Feb. 18, 2008
Dr. Rangira Béa Gallimore, who will speak at Morningside College on Feb. 26, was at an academic conference back in 1994 when she talked on the telephone with her mother and sister and learned they were about to be killed.
She said being safe in a hotel room in Canada and knowing that family members were in such danger was the most helpless feeling in the world. She said she tried to call back 15 minutes later, but her mother, three brothers and a sister had already been murdered. They were victims of the Rwandan genocide, where nearly a million people were killed in a little over 3 months.
Gallimore was born in Rwanda but grew up in the Democratic Republic of the Congo. She moved in 1980 to the United States, where she is now on the faculty at the University of Missouri-Columbia. Gallimore’s mother did not live in Rwanda in 1994 either, but she happened to be there visiting her children when the genocide occurred.
After that phone call, Gallimore felt she had to go see if any family members in Rwanda were still alive. Though the genocide continued, Gallimore went into Rwanda and was able to find one of her sisters. She eventually brought her sister and many nieces and nephews back to Columbia, Mo., as refugees.
An associate professor of romance languages and literature, Gallimore had been working before the genocide to analyze literature that dealt with violence against women. But she said fiction no longer seemed important when reality was so horrifying, so she soon changed her focus to research the real-life issue of rape and genocide in Rwanda.
Because she was researching the genocide, Gallimore was invited to a conference on women in conflict that was in Rwanda in 2003. She said a Rwandan woman approached her at the conference and said, “‘You’re Rwandan, right? You come here, you write your books, but then what do you do to help us?’” Gallimore said she looked in the woman’s eyes, and she said, “I will do something.”
In 2004, Gallimore founded the Step Up! American Association for Rwandan Women. This organization helps women find jobs, food and school supplies; it also works to meet their mental health needs as a result of the genocide. With Dr. Barbara Bauer, a Step Up! psychologist, Gallimore has interviewed many survivors, and she is now analyzing their stories in an upcoming book.
When Gallimore speaks at Morningside College at 7:30 p.m. Tuesday, Feb. 26, in the UPS Auditorium in Lincoln Center, 3627 Peters Ave, she will discuss how women who survived the Rwandan genocide have struggled to find words to explain their experience. They say, “‘It’s incomprehensible. It’s inexplicable. I don’t have much to say.’” Gallimore said it is a limitation of everyday language that there are no words to describe something so horrible, so she will analyze what women are doing to overcome this obstacle, as well as many others.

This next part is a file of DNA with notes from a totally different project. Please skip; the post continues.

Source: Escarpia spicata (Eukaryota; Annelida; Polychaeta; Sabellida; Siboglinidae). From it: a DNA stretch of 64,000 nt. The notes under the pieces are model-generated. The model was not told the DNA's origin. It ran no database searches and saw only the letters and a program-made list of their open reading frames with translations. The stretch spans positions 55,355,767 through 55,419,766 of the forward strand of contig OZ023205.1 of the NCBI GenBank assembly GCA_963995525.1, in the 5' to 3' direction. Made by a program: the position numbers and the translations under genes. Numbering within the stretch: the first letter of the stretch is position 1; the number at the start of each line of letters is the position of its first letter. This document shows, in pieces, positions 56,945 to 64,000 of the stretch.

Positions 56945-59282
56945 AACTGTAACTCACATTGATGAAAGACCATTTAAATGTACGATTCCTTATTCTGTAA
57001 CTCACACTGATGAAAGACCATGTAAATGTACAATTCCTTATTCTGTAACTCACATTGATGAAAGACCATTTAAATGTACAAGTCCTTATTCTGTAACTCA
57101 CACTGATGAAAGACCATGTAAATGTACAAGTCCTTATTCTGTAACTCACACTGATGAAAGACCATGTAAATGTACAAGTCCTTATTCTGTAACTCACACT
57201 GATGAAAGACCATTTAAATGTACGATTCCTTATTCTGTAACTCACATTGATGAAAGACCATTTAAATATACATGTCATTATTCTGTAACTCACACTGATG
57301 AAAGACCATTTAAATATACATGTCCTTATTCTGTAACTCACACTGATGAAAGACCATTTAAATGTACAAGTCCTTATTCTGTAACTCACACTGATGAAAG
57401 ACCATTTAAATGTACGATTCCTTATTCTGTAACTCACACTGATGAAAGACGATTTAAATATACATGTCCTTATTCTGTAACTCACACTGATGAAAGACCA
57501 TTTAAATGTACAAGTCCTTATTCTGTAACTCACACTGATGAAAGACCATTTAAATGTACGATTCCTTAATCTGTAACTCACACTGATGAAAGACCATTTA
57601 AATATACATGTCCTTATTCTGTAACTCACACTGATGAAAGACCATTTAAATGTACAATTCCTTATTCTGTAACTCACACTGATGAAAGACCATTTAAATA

Then on Wednesday, Feb. 27, the day after Gallimore’s lecture, she will lead a workshop at Morningside College exploring how to teach about such challenging topics as rape, incest, genocide and war, making the reality of the horrors vivid but also encouraging creative and empowering human responses. Faculty members from Briar Cliff University and Western Iowa Tech Community College, high school teachers and any interested members of the Siouxland community are invited to attend. To register for the free workshop, contact Marcie Ponder at firstname.lastname@example.org.
Also on Feb. 27, the public is invited to have an informal conversation with Gallimore about her upcoming book. This will take place at noon in the Hickman Dining Room of the Olsen Student Center, 3609 Peters Ave.
Gallimore said she would love it if the community responded to her visit by establishing a local chapter of Step Up! or by forming a human rights group that fights to keep genocide from occurring. However, she said her main goal is education.
“American people have a very good heart – a big heart – but they need to know,” Gallimore said. “Often times the media only talks about what happens here in this country. They don’t talk about what’s happening everywhere else. Any danger to another human being is a danger to you, no matter how secure you are.”
Contributions to Step Up! can be made at the lecture or at the workshop. They can also be sent to Dr. Marty Knepper, professor and chair of English at Morningside and coordinator of the Dr. R. Franklin Terry Women’s Studies Lecture and Faculty Development Series.
“We hope to help Dr. Gallimore in the important work she is doing with the survivors of the Rwandan genocide,” Knepper said.
Gallimore will be the second speaker at Morningside College as part of the Dr. R. Franklin Terry Women’s Studies Lecture and Faculty Development Series, an effort to bring a renowned women’s studies scholar to campus every semester for three years.